Written by Lynsey Oxton
Despite its name, the Black Isle is not an island (it’s a peninsula) and it’s not black either (in fact, it’s lush green). It supposedly got it’s name because it was once completely dark woodland with rich soil – although there are lots of theories as to how the name came about – so who really knows?
At around a short, 30 minute drive from our base in Inverness, a hop across to the Black Isle was always going to be on the ‘to do’ list.
When planning the trip, I’d read that Chanonry Point was the best place in the whole of Scotland to spot bottle nosed dolphins in the wild, as this was the most northerly breeding ground in Europe. Naturally, I wanted to see if I could spot some myself! This was absolutely our first port of call on the Black Isle!
I’d also heard that the dolphins swam right up into the channel, so any sighting would most definitely be an up-close encounter!
Arriving full of anticipation and with zoom lens poised, I can’t deny it was a disappointment to find just a handful of eagle-eyed visitors, all looking clearly deflated – and a distinct lack of dolphins.
Still, it had a lovely (if not windy) beach which you can stroll along and explore rock pools, whilst keeping your eyes peeled for otters and seals instead (and, no – I was unlucky on that score too!)
I subsequently learned that dolphin activity is influenced by tidal conditions which change on a daily basis – so, there’s no way to accurately predict when Flipper and friends will be present. However, a rising tide is usually best and so if you plan to venture up to Chanonry Point when you’re next in the Highlands, late afternoon may be a better time to choose. I hope you have better luck than me!
Further up the coastline is the little fishing village of Cromarty, perched up on the furthest tip of the southern shore. The name actually means ‘the crooked bay’. I liked the sound of it immediately!
As you drive towards Cromarty, you might be mistaken for thinking that there are ugly, oil rigs out in the sea that somewhat ruin the vista – but in fact, these are salmon stations as Cromarty is a successful seaport. Because of this, much like it’s neighbouring Chanonry Point, Cromarty is also supposed to be a good place to spot bottle-nosed dolphins (again, no joy for me!).
Dolphins or not, Cromarty is a really fascinating village to stop in at. I wouldn’t call it ‘crooked’ but the cottages are all colourful, unique and intriguing and would have belonged to fishermen back in the 18th and 19th centuries. Definitely a little charmer, this place.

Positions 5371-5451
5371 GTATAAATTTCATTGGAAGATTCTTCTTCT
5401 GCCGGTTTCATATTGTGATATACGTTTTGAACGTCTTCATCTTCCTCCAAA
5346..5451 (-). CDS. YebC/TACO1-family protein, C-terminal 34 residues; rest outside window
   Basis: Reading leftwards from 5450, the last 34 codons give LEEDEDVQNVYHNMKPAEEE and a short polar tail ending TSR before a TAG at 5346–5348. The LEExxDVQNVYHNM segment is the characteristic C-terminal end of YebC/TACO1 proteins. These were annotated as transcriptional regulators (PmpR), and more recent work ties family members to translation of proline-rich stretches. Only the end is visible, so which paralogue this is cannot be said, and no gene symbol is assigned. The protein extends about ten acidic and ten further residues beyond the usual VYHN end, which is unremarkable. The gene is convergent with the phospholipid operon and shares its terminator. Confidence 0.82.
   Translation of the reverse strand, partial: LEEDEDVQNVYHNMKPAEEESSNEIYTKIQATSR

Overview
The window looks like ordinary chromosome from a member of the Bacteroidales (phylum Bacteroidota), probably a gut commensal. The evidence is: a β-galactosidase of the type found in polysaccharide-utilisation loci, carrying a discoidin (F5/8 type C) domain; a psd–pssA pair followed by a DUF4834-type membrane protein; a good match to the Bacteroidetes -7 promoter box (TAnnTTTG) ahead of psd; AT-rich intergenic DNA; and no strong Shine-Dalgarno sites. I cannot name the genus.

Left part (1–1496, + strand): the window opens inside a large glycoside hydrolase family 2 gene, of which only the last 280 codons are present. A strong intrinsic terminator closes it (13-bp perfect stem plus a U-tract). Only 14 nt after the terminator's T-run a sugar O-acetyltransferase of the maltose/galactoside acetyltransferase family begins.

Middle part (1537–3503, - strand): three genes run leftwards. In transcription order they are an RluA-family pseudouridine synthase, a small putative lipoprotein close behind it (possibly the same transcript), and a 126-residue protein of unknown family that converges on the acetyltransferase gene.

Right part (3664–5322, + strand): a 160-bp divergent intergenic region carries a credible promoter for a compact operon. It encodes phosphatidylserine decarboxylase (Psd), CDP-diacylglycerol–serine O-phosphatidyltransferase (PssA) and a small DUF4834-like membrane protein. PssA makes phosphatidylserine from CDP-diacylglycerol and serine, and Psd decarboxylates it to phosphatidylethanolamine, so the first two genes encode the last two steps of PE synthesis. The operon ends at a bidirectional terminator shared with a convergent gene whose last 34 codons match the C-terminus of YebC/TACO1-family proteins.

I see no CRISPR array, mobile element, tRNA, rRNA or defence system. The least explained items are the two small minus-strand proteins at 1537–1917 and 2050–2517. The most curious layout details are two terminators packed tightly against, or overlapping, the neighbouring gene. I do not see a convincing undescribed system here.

It is believed that Cromarty was a Royal Burgh as far back as the 1100’s and in nod to this, you’ll find that each of the street names has a royal emblem attached.
We thought that since the sun had made an appearance, we would have a little stroll and see where we ended up (walk off our full Scottish breakfast in all honesty). We quickly stumbled upon a signpost for a short, 2.5 mile circular walk which seemed just what the doctor ordered.
At the same time as seeing the signpost, we also met a friendly local who looked up from his newspaper and told us that we should instead do the walk up to the ‘Sutors viewpoint’ in order to get the very best views. In fact, he described it as “like being on an aeroplane looking down into the village”. Sounded good….
….of course, with the benefit of hindsight, anything resembling an aerial view was always going to endure some kind of ‘uphill’.
And ‘uphill’ it certainly was, up and up through vast forest! However, after climbing for what felt like ten hours (but was probably more like one and a half), we finally made it to the top of Sutors viewpoint – and yes – I’ll give that local his due – the view was pretty spectacular.
The walk down was, of course, much easier and took us past fields of barley, small farms and an equestrian centre (complete with its own Scottish unicorn!) – finishing off back at a little cafe for a latte and a cake. Well, nobody could say we hadn’t earned it!
Whisky-tasting (nosing) at the Glen Ord Distillery
Of course, that rich, dark soil on the Black Isle provides the peat and barley essential for one of Scotland’s most famous drinks – whisky – and you simply can’t not go and seek out one of the many distilleries when you’re in the Highlands! Not going is simply not allowed.
After our day out at Chanory Point and Cromarty, we stopped off at the Glen Ord distillery on the Muir of Ord (which had been recommended to us by a kindly barman at our hotel). For the whisky connoisseurs out there, this particular distillery specialises in the Singleton Malt.
Not being much of a whisky drinker myself, I was really surprised to find that I actually enjoyed the visit which includes exhibits and seeing how the whisky is made on site. You can book from a variety of tours, or simply visit the site itself, where there’s an excellent gift shop too. If you’re touring, be sure to book in advance online, to allow for smaller numbers and social-distancing.
Of course, there’s also the eagerly awaited ‘nosing’ experience at the end. For anyone driving, the kind workers will give you a ‘take away’ instead. Now that is the epitome of Scottish hospitality!
As with all holidays, a souvenir or two is always in order! Cheers!
The Black Isle in its entirety comprises just a small number of villages, all of which can be seen easily over a couple of days. Stay in one of the villages or do as we did and use Inverness as your base. The peninsula also crosses part of the famous North Coast 500 scenic route, so if that is on your itinerary, be sure to drop in to the Black Isle – and if you spot a dolphin, let me know!